where Y i t ˜ = Y i t 1 ˜ , Y i t 2 ˜ , , Y i t M ˜ and ε i t ˜ = ε i t 1 ˜ , ε i t 2 ˜ , , ε i t M ˜ .

Growth is the completion of a production process influenced by trade and investment. Empirically, two models were used to estimate the effects of integration steps on economic growth. The first model seeks to capture the effect of economic integration in general on growth and is written as follows:

Y i t = ( I C C E i t , V C I i t , T X _ I N V i t , T P I B T i t ) , (5)

With TPIBT the growth rate of GDP per capita, TX_INV is the investment rate, VCI is the variation of intra-community trade, and ICCIE is the composite index of contribution to economic integration. The second model individually integrates the different phases of the integration process and is written as follows:

Y i t = ( I C L E i t , I C U D i t , I C U E i t , I C U E T i t , V C I i t , T X _ I N V i t , T P I B T i t ) , (6)

where ICLE, ICUD, ICUE, and ICUET are the indices of contribution to free trade, to the customs union, to the economic union, and to the total economic union, respectively. Integration always begins with the free-trade area [2] .

Moreover, the stationary with (Im, Pesaran, and Shin tests) analysis shows that all the variables are stationary at level with the exception of stationary CLE and ICUET in the first difference at the level 1 (Table 1).

The information criteria of Akaike (AIC), Schwarz (SC), and Hannan and Quinn (HQ) show an optimal delay of 1 for both models (Table 2).

3.2. Construction of the Indices

Economic phenomena are sometimes explained by indices, and the contribution of each phase of the integration process to growth is analysed by indices [29] . The indicator construction technique is based on the work of [30] . A composite index of contribution to economic integration captures the overall contribution of the process to growth [31] . The current economic integration index and the institutional economic integration index refer to the [2] conceptual framework and the theory of optimal currency areas. The index of revealed comparative advantages answers the question of the prediction of international trade flows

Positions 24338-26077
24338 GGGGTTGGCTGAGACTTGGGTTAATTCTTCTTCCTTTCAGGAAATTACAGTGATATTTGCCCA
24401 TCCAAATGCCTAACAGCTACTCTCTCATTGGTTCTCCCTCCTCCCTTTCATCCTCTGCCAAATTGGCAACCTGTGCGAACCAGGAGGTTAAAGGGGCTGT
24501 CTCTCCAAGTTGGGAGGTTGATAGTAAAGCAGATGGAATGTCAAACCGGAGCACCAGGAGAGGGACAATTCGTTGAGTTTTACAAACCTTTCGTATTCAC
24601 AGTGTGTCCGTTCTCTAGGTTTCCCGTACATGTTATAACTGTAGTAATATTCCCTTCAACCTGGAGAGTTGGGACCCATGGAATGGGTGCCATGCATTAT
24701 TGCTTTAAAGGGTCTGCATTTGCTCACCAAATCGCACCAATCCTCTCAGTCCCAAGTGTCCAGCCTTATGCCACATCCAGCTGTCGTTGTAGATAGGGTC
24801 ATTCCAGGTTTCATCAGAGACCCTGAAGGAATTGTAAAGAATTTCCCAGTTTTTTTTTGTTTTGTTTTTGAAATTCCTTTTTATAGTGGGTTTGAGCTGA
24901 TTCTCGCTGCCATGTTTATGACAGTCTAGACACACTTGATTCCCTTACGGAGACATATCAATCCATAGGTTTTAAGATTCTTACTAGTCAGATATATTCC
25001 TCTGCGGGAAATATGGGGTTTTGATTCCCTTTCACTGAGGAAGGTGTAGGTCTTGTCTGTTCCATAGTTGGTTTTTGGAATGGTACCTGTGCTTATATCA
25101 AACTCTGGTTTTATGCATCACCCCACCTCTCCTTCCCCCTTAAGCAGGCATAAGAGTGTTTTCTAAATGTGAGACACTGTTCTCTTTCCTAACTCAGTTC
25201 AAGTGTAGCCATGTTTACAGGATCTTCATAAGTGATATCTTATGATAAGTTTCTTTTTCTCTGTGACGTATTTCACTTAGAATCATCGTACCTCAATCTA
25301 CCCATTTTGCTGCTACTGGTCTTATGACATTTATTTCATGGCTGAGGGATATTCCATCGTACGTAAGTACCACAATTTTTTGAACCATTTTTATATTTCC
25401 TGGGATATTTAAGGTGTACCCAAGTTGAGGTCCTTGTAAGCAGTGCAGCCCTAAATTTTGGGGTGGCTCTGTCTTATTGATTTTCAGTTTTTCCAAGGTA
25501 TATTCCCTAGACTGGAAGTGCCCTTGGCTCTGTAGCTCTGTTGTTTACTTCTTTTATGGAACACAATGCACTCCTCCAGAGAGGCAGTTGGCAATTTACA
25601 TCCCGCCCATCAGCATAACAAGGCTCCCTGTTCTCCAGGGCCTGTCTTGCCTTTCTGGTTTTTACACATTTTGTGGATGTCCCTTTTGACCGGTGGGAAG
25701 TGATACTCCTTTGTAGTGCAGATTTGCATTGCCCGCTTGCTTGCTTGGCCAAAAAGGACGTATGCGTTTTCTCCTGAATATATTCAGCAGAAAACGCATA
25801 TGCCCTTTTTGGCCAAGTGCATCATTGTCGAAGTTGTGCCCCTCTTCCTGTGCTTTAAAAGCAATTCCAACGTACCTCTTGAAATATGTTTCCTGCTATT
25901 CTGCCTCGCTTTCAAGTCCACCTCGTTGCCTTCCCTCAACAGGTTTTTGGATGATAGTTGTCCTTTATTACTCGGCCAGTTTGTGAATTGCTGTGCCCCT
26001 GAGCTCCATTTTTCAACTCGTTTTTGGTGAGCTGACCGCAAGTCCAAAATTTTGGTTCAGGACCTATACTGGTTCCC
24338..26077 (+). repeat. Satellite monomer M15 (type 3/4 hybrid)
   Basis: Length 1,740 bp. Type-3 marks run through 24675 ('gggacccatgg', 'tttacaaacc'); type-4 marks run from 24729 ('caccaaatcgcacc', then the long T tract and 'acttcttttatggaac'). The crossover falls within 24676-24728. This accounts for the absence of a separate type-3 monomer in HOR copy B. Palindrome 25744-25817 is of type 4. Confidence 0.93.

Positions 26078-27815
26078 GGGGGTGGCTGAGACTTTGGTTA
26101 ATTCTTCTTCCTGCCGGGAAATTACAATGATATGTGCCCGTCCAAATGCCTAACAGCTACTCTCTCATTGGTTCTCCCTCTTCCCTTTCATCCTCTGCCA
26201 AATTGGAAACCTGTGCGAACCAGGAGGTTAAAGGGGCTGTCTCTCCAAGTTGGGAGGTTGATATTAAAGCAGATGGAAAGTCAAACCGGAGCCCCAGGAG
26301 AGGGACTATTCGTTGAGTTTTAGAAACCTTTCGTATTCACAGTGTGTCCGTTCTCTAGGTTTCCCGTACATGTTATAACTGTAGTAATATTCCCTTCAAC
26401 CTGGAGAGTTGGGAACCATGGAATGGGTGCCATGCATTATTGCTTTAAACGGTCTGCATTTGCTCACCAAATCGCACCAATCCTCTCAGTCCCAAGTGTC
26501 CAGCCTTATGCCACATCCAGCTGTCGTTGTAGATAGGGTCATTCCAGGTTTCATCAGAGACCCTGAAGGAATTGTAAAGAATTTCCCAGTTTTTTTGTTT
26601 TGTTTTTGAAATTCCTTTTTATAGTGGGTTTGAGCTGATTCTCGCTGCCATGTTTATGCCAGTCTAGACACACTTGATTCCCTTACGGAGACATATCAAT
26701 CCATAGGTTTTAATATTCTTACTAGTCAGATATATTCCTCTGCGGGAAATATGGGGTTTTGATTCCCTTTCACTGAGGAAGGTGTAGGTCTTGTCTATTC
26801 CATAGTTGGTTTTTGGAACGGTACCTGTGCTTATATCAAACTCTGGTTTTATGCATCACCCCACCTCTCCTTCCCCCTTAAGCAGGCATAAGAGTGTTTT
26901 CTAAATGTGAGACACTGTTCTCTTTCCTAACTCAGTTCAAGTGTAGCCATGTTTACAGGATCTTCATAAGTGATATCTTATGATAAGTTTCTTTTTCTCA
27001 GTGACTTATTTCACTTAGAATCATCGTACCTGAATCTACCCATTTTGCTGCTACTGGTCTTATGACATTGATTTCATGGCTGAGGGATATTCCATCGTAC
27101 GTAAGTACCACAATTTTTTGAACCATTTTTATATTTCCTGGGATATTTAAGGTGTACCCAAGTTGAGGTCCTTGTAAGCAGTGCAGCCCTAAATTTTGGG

and is a tool for analysing specialisation models [32] . This index identifies products, industries, and sectors for which a country has comparative advantages.

The variables used for constructing the indices are grouped into five broad categories. Each of them corresponds to one of the integration phases [33] (Table 3).

3.3. Data Source

Estimated data from WAEMU countries cover the period 2000-2013 with 112 observations. They come from the Central bank of west Africa State for sectorial added values (gross fixed capital formation, changes in intra-regional trade, public expenditures, and interest rates) the UNCTAD statistics for the statistics on customs duties, the World Bank for data on the WAEMU Common External Tariff, and GDP per capita growth rates.

4. Results and Discussion

This section presents the analysis of the impulse response functions and the decomposition of the variance.

4.1. Impulse Response Functions

With respect to the common external tariff, the signing of free-trade agreements

Table 1. Stationarity test results.

*stationary; Authors’ own calculation.

Table 2. Optimal delay.

(*) indicates lag order selected by the criterion; Authors’ own calculation.

Table 3. Integration indices.

Authors’ own synthesis

between the WAEMU member countries is a kind of shock to raise the level of indices for each step of integration. The reaction of the growth rate of GDP per capita is observed.

4.1.1. Economic Integration

The extreme curves represent confidence intervals at the 5% threshold, and the middle curve represents the evolution of GDP per capita. The shock of a variable justifies 95% of the growth behaviour. The shock of economic integration is positive on the GDP per capita growth rate following a shock of the ICCIE variable. This shock has a persistent effect on growth (Figure 1). These results are similar to those of [34] [35] , and [36] . Economic integration through trade flows has a significant influence on the growth rate of GDP per capita. On the other hand, according to [37] , belonging to an integration zone has no significant effects on economic growth in the case of many regional integration agreements. The effects of the different integration stages on growth in WAEMU are presented in Figure 2.

4.1.2. Free-Trade Area

A shock on free trade positively affects much of the economic growth and can be explained by the nature of the products traded in WAEMU (see Figure 2(a)). Intra-regional trade is essentially commodities whose prices fluctuate and depend on the international situation.

Figure 1. Growth response to a shock on contribution to economic integration (ICCIE).

Figure 2. Growth response to a shock of integration steps. Source: Authors’ own calculation.

4.1.3. Customs Union

The ICUD shock shows a negative dynamic on GDP growth up to the seventh year (see Figure 2(b)). It becomes marginally positive for the rest of the period. Most WAEMU countries derive their income from customs revenue, which is the main explanation for the negative effect. In the short term, this shock causes a loss of income in several WAEMU countries.

4.1.4. Economic Union

The reaction of the GDP per capita following a shock of the economic union is negative the first three years and positive for the rest of the period (see Figure 2(c)). Achieving significant added value requires increased production while controlling production costs through significant equipment investments and acquisition of new production technology.